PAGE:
UN Security Council OKs peacekeepers for CAR.
The United NationsSecurity Councilauthorized on Thursday the creation of a nearly 12,000-strong UN peacekeeping force in theCentralAfricanRepublic in a bid to end violence between Christians and Muslims that has threatened to spiral into genocide.
The mainly Muslim Seleka seized power a year ago, perpetrating abuses on the majority Christian population that triggered waves of revenge attacks, leading to thousands of deaths and displacing hundreds of thousands of civilians.
At least 13 people were killed whenChristian militiaforces, known as the "anti-balaka," attacked a town held by Muslim Seleka rebels in a rural area ofCentralAfricanRepublicearlier this week, residents said on Thursday.
The 15-memberSecurity Councilauthorized a UN force, to be known as MINUSCA, of up to 10,000 troops, 1,800 police and 20 corrections officers. It also authorizes French troops in the landlocked former French colony to support UN peacekeepers.
The UN operation will assume authority on Sept. 15 from theAfricanUnion's 5,600-strong MISCA force, which was deployed in December. The council wants the UN force to include "as many MISCA military and police personnel as possible."
"I'm happy for the arrival of the blue helmets because their presence here will give back hope to the population," said sociology studentJean Felix Keinam, 31, in the capital,Bangui. "We have seen the MISCA and (the French troops) try to restore security here, but they have failed."
BanguishopkeeperJonas Dekezendi, 42, was less enthusiastic. "These 12,000 blue helmets are going to change nothing. (The French troops) and MISCA came and it changed absolutely nothing -- people are still suffering," he said.
Killings have continued between Christians and the increasingly isolated Muslim communities in the impoverished country of 4.6 million people despite the presence of 2,000 French troops and theAfrican Unionforces. An 800-strongEuropean Unionforce is due to start deploying in May.
Top UN officials have warned that the violence in the large, sparsely populated country could become genocide.
During a brief visit toBanguion Saturday, UN Secretary-GeneralBan Ki-moonsaid French andAfrican soldiers serving in theCentralAfricanRepublicare "overwhelmed" by the "state of anarchy" in the country.
After the vote on Thursday Ban called for more support for theAfricantroops until the UN force is operational.
"AfricanUniontroops supported by the French troops are doing tremendous work to protect the civilian population, but it's not yet enough," French UN AmbassadorGerard Araudtold reporters after theSecurity Councilvote on Thursday.
Araud said the UN peacekeeping operation would focus on protecting civilians, restoring law and order, supporting humanitarian aid access, monitoring human rights abuses and fighting impunity.
US Ambassador to theUnited Nations,Samantha Power, who visitedBanguion Tuesday for the second time, said the violence between Christians and Muslims had brought theCentralAfrican Republic"to the edge of disaster."
"Untold horrors continue in small villages throughout the countryside and more than 19,000 Muslims are trapped in the capital, too afraid of anti-balaka forces to leave their hiding places," Power told reporters.
There are concerns about a security vacuum in the coming months followingChad's decision last week to withdraw its 850 troops due to controversy over a series of violent incidents involving its peacekeepers.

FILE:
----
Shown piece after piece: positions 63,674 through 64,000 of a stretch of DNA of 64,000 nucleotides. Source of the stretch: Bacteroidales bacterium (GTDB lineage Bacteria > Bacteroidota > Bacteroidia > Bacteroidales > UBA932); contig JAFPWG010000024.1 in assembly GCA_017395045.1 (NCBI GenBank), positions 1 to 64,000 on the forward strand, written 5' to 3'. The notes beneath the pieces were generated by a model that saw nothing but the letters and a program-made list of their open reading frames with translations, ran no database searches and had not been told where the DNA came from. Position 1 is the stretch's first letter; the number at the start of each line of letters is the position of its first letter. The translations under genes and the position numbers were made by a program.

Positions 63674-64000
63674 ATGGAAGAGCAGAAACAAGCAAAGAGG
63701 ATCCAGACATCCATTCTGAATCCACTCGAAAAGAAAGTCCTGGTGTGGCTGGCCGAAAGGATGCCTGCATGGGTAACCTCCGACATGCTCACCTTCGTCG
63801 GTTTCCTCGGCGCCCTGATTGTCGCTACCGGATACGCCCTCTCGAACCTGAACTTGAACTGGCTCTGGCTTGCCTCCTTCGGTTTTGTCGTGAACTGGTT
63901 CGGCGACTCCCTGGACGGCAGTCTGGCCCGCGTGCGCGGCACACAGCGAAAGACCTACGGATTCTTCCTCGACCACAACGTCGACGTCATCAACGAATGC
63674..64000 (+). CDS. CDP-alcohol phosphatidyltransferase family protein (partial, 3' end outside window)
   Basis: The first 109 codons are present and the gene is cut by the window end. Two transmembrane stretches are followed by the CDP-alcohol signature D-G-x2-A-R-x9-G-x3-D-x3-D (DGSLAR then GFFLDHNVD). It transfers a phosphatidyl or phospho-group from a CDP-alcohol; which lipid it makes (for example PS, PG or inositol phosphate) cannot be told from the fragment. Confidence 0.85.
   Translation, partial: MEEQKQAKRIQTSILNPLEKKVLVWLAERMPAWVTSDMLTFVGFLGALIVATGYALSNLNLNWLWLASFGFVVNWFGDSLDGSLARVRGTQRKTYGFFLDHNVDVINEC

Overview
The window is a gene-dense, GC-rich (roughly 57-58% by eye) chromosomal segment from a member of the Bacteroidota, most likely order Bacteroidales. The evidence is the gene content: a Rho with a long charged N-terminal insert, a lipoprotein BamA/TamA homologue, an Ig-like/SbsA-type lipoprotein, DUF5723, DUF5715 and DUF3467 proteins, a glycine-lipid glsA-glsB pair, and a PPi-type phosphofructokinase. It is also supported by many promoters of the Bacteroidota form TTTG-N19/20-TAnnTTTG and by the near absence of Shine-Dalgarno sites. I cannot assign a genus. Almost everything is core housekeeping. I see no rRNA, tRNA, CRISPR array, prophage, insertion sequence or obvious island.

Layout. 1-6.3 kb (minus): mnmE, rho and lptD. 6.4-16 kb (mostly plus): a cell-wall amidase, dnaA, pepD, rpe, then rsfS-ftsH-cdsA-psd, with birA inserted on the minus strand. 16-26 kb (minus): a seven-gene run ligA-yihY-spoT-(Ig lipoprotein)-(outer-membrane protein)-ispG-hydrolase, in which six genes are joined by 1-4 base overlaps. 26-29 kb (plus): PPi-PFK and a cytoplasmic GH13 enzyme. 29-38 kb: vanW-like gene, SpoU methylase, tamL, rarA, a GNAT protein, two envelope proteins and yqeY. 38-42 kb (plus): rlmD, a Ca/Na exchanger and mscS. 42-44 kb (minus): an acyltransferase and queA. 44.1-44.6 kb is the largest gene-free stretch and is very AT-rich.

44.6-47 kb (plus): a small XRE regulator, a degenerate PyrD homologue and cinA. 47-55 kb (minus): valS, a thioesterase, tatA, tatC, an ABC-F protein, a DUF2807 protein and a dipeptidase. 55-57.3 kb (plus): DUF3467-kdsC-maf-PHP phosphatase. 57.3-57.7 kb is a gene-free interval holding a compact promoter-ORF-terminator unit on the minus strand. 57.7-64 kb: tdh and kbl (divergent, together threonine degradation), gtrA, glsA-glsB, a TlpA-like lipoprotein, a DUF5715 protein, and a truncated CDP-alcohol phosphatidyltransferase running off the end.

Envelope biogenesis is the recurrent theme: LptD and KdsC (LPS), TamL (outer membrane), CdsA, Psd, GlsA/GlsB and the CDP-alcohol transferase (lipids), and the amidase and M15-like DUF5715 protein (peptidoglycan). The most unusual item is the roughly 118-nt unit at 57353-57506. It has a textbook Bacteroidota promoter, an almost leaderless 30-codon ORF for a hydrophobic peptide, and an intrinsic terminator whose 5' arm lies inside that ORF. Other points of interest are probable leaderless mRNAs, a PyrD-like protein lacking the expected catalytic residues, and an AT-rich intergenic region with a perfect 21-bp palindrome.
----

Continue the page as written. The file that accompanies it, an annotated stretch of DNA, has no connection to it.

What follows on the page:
"I think the Chadians offered significant solace to Muslims in theCentralAfricanRepublicso, notwithstanding some of incidents that occurred that caused great concern, there is a loss in seeing these troops depart," Power said.
A UN report accused Chadian troops of killing 30 civilians and wounding 300 in an attack on a crowded market last month.
However, the country's withdrawal of its troops does not weaken its commitment or determination to help end the crisis, Chadian UN AmbassadorMahamat Zene Cheriftold the UNSecurity Council.
Until the UN force is in place, Cherif also appealed to the international community for more money and logistical support forAfricantroops in a bid to stop the violence against civilians, particularly the Muslim minority.
"While we wait for the effective deployment of MINUSCA, it is urgent for the international community to take significantly robust measures to put a stop to the massacres and the terrible scenes of lynching which have been perpetrated against the civilian population," Cherif told theSecurity Council.
The council resolution urges theCentralAfricanRepublictransitional authorities "to accelerate the preparations in order to hold free, fair, transparent and inclusive presidential and legislative elections no later than February 2015."
GeneralMohamed Moussa Dhaffane, interim Seleka president, told Reuters on Thursday it was not possible to hold elections by February "because there is a large part of the population which are refugees outside the country."
"We cannot hold elections without these people," he said.
Foreign MinisterToussaint Kongo-Doudoutold reporters at theUnited Nationsthat while it was not up to the international community to solve the problems inCentralAfricanRepublic, the country needs help.
"The challenges are enormous, that's why we are very happy that the members of theSecurity Councilhave adopted that resolution because the U.N., we believe, is the only partner in the world today who can help us handle this crisis," he said.
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